Prof. Knittel talks about gas prices. Consumers aren’t responding to the increases in gas prices as much as they did in the 70’s.
What’s different about the now versus the 70’s that consumers are so much less responsive to price changes? The obvious answer, at least to me, wasn’t mentioned in the article, but is discussed in the associated research paper:
Another hypothesis is that as incomes have grown, the budget share represented by gasoline consumption has decreased making consumers less sensitive to price increases. The price income interaction model presented here provides insight into this hypothesis. If increasing income results in a decrease in the consumer response to gasoline price changes, one would expect the coefficient on the interaction term of the model to have a positive sign. However, in both periods we find that the coefficient on the interaction term is negative suggesting that on average, gasoline consumption is more sensitive to price changes as income rises. This somewhat counterintuitive result is supported by the household gasoline demand analysis conducted by Kayser (2000) who also finds a negative coefficient on the price income interaction term. The hypothesis proposed by Kayser is that as incomes rise, a greater proportion of automobile trips are discretionary. Alternatively, at lower income levels, the amount of travel has already been reduced to the minimum leaving little room for adjustment to higher prices. Another possible explanation is that the number of vehicles per household increases with income. When the number of household vehicles exceeds the number of drivers, there is the possibility for drivers to shift to more fuel efficient vehicles within the household stock as gasoline prices rise. Whatever the explanation, the overall decrease in price elasticity despite growth in incomes suggests that these effects are relatively minor compared to other factors affecting gasoline demand.
These results are extremely important if one thinks its a good idea to raise gas taxes. If consumers don’t respond to the higher after tax price by buying less gas, then you’re getting all the bad stuff that comes with taxes (consumers are poorer with the tax so they buy less stuff) and your not getting any of the “good” change in behavior.
I sat next to Skyler in Econ Theory last year. Also, Skyler’s adviser does some cool work (too bad he moved to UCSD).
Prof. Peri talking up immigration (even the unskilled kind).
As of 2004, two thirds of workers without a high school degree in California were immigrants as well as almost half of the workers with a doctoral degree. Moreover U.S.-born Californians moved out of the state during the nineties and sometimes job competition from immigrants has been regarded as a key factor for this outflow. Certainly, if the inflow of immigrants crowded out the labor market options of U.S. natives, particularly the low skilled ones, such effect should have been particularly strong in California. But is it possible that immigrants lifted California’s wages, rather than harming them? After all immigrants have different skills and tend to work in different occupations then natives and hence they could make natives more productive and increase the demand for complementary production tasks performed by natives!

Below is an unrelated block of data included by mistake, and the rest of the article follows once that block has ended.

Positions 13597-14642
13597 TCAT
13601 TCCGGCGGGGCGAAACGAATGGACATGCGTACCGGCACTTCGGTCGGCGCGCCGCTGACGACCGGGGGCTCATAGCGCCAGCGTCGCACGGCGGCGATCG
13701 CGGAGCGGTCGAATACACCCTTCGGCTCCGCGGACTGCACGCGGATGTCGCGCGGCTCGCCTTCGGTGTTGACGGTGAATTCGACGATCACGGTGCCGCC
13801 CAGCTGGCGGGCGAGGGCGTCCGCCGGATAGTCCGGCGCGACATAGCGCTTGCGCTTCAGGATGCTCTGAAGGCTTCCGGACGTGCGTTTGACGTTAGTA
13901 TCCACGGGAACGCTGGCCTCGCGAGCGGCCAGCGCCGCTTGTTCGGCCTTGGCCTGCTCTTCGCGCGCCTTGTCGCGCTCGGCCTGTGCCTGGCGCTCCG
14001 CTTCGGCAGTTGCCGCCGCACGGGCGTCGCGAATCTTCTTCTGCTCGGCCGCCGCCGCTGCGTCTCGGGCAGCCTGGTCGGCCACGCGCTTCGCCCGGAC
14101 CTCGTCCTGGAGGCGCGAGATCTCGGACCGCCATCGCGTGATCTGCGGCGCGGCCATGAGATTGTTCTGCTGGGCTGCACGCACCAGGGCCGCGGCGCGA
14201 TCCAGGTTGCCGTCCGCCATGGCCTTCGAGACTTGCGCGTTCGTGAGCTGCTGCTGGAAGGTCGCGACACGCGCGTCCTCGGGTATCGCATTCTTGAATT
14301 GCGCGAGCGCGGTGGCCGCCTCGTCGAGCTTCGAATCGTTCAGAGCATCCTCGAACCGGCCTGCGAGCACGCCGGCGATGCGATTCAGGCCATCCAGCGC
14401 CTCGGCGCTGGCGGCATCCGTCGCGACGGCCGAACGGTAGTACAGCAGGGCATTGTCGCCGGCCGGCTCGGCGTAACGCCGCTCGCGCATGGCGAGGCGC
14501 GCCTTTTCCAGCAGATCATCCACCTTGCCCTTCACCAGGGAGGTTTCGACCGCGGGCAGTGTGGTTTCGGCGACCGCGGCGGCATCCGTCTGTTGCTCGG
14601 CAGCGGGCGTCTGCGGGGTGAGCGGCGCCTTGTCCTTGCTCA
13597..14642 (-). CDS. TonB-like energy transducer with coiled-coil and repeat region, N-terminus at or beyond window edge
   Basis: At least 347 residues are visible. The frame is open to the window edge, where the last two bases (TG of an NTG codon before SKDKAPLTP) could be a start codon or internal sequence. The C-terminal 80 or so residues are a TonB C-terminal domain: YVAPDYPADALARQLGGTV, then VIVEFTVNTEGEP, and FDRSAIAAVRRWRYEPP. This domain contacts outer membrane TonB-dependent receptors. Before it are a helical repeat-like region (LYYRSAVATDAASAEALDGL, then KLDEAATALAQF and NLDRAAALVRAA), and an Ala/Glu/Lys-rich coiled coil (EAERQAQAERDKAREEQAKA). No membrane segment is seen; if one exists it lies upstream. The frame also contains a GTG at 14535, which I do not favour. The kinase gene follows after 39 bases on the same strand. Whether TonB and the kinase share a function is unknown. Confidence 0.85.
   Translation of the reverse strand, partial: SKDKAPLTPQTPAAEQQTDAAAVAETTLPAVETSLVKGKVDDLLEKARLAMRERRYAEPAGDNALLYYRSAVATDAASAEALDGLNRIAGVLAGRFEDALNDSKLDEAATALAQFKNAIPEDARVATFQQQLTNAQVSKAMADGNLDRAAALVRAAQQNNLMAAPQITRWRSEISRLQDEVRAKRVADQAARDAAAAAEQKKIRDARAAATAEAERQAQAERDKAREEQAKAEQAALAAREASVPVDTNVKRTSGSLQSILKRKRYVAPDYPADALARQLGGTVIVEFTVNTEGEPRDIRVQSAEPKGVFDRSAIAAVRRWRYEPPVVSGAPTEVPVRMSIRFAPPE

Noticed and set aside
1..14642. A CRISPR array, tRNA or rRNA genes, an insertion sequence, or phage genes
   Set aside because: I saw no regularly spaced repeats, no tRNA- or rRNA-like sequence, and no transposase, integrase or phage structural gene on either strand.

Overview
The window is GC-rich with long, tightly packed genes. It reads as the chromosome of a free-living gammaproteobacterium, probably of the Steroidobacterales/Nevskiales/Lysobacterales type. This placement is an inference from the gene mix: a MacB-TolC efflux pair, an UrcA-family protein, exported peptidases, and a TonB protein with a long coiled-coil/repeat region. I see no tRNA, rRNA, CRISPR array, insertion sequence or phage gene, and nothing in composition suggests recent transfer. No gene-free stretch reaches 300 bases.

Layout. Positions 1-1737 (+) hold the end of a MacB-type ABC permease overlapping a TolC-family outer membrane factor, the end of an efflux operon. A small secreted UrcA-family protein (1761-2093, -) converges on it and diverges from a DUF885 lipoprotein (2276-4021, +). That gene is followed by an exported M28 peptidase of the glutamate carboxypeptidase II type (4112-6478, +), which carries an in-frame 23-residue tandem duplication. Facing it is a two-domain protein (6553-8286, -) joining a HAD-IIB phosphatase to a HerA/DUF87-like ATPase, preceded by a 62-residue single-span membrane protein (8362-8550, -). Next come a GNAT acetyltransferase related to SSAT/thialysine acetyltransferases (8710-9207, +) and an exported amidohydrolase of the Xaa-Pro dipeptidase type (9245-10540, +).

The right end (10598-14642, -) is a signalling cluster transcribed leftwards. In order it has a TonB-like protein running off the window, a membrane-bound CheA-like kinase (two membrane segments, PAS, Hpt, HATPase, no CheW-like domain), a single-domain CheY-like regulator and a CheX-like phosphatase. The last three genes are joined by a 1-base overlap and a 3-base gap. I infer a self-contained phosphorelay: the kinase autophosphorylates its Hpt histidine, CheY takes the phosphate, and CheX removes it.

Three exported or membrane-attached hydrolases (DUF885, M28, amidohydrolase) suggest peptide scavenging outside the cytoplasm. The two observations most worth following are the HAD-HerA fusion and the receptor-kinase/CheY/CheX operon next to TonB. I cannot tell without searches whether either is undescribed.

On the other hand the impact of immigration, in the 1960-2004 period has been negative on wages of previous immigrants and positive on wages of U.S. natives, revealing a good degree of complementarity between U.S. and foreign-born workers that contributes to benefit (rather then to harm) native workers’ productivity. One plausible interpretation of these complementarieties is the following. Manual tasks in most sectors of California economy are executed by immigrants; the larger availability of these skills has increased the demand for interactive-communication-coordination tasks, needed in production, and this second set of skills are more likely provided by natives even with low education.
Well, I guess an email that gets published on Greg Mankiw’s weblog is sorta like a letter to the editor getting published in a newspaper, which is sorta like news.
Professor Woo, my growth prof this quarter, sat on a panel discussing the sustainability of growth in the Chinese economy. There’s a video on that page. The professor’s comments.
Professor Woo took the position that China’s growth with unravel before its economy over takes the U.S. economy. There are three reasons for this: economic problems facing the country (like banking sector issues and fiscal policy problems), social instability and environmental collapse.
“Social unrest has increased in the last decade.”
“China has the dirtiest air in the world.”
“There has a change in expectations of the people… Chinese have learned to aspire to the better things in life.”
“Changes in policy may be retarded by factions within the party.”
“If there’s not harmony in China, there’s not going to be harmony in the world.”
Professor Stevens’ research spotted in paragraph 3 of this Wall Street Journal column. This is same research Prof. Mankiw wrote about a couple months ago.
Prof. Clark’s book is getting more attention from Marginal Revolution. Links and more commentary from EconLog and Cafe Hayek.
Our own Prof. Stevens‘ work on long term employment was linked to by Mankiw.
In an update, Prof. Mankiw points out that Darren Acemoglu scooped Prof. Stevens. I’m pretty sure that if you dug around Prof. Acemoglu’s lecture notes, you’d find a scoop on most people’s work in applied economics. That bastard.